BP is asking a federal judge to block a claims administrator from paying business claims for oil spill losses because the company says he is not following the terms of a settlement signed last spring.
This comes on the heels of BP informing its stockholders that the settlement with certain private claimants, which the company initially estimated would cost $7.8 billion, is going to be far more expensive. Cost estimates had already been shifted to $8.5 billion earlier this year, and BP started to raise complaints with the court.
As WWL-TV first exposed last month, BP tried to quietly contest the way court-appointed administrator Patrick Juneau was interpreting the terms of the settlement when it came to claims from so-called variable profit businesses, such as farms, construction companies and professional services. BP's objection, Juneau's response and a ruling by Judge Carl Barbier were all done by email and not filed in the court record.
But after Eyewitness News reported that all of the affected claims had been put on hold during the dispute, Barbier ruled officially against BP and ordered Juneau to restart the claims payments. Since that time, BP has filed numerous appeals against payment offers of more than $25,000, as the company is permitted under the settlement.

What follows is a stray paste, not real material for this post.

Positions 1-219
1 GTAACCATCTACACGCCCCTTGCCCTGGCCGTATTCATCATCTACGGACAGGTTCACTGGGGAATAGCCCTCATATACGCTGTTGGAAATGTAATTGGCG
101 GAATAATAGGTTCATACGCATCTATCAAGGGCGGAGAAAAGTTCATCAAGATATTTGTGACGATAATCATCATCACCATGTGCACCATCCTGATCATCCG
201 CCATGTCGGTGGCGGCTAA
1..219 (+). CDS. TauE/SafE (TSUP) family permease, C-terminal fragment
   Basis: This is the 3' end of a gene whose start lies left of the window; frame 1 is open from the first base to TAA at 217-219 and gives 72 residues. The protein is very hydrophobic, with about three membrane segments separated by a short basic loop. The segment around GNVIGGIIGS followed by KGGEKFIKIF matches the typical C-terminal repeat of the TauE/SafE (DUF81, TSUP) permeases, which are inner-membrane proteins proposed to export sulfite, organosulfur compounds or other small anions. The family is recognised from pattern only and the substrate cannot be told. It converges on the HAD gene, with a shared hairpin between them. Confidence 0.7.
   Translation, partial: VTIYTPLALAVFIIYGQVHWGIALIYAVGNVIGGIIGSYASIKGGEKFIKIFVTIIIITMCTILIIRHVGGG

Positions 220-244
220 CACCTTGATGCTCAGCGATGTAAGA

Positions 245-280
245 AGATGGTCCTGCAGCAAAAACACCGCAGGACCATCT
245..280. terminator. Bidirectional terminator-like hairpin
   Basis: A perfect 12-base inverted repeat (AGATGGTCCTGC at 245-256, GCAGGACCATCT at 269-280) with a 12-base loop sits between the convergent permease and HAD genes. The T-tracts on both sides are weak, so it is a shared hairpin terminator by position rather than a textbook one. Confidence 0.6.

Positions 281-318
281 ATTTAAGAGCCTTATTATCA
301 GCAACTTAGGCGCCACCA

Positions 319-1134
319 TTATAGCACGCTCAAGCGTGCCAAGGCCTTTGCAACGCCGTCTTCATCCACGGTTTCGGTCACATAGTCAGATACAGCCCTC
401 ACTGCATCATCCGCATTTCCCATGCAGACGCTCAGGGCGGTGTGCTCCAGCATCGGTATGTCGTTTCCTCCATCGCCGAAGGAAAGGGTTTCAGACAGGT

BP's filing in court Friday says that Juneau 'is about to pay hundreds of millions of dollars, and what could reach billions of dollars, in awards to claims asserting fictitious losses,' and asks the judge for an expedited hearing.
These complaints by BP all have come long after the highly detailed terms of the settlement were reviewed, after objections were heard and after the whole deal was approved by Barbier. The committee of plaintiffs lawyers who negotiated the settlement with BP last year say this new effort to stop Juneau from making business loss payments is sour grapes.
'This court has already affirmed Mr. Juneau's independent interpretation of the settlement agreement, which is to say that claims are to be paid under the terms spelled out in the agreement terms which were negotiated, co-authored and expressly agreed to by BP,' the lead lawyers of the settlement class, Jim Roy and Steve Herman, said in a statement. 'Simply put, BP undervalued the settlement and underestimated the number of people and businesses that qualify under the objective formulas that BP agreed to.'
Interestingly, Juneau has not always been seen as generous to claimants. In one category of claims -- businesses that failed in the aftermath of the 2010 oil spill Juneau has only found two claims out of thousands to be eligible for settlement money. Juneau told WWL-TV that it was because the terms of the settlement were more rigorous for that particular category.